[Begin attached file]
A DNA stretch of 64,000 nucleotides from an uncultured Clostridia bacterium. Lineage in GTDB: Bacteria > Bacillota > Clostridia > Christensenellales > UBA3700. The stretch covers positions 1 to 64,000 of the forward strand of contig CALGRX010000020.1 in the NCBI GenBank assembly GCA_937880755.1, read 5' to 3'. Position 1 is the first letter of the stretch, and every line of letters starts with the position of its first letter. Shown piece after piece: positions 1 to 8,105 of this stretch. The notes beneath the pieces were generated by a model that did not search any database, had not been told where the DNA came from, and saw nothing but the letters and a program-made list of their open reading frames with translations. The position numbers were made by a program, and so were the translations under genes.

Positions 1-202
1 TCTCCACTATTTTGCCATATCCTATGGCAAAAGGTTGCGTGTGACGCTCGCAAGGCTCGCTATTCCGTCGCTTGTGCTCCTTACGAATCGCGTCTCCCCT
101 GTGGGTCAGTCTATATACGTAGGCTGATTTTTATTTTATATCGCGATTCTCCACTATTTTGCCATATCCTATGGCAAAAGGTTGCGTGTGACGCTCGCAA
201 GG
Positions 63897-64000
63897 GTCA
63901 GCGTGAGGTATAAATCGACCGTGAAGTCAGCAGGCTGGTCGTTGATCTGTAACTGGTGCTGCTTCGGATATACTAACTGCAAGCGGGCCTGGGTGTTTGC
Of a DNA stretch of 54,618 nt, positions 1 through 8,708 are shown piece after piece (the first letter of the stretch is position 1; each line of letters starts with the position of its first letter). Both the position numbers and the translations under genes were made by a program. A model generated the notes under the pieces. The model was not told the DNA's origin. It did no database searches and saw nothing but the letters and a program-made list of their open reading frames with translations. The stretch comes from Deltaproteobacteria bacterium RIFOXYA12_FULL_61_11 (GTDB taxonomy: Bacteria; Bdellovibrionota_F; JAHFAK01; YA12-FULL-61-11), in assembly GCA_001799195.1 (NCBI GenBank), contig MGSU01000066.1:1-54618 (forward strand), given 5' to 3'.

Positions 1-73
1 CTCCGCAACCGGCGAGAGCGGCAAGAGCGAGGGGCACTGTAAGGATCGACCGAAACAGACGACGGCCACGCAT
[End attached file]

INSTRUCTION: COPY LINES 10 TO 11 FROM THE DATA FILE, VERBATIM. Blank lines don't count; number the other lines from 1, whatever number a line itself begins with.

Positions 1-73
1 CTCCGCAACCGGCGAGAGCGGCAAGAGCGAGGGGCACTGTAAGGATCGACCGAAACAGACGACGGCCACGCAT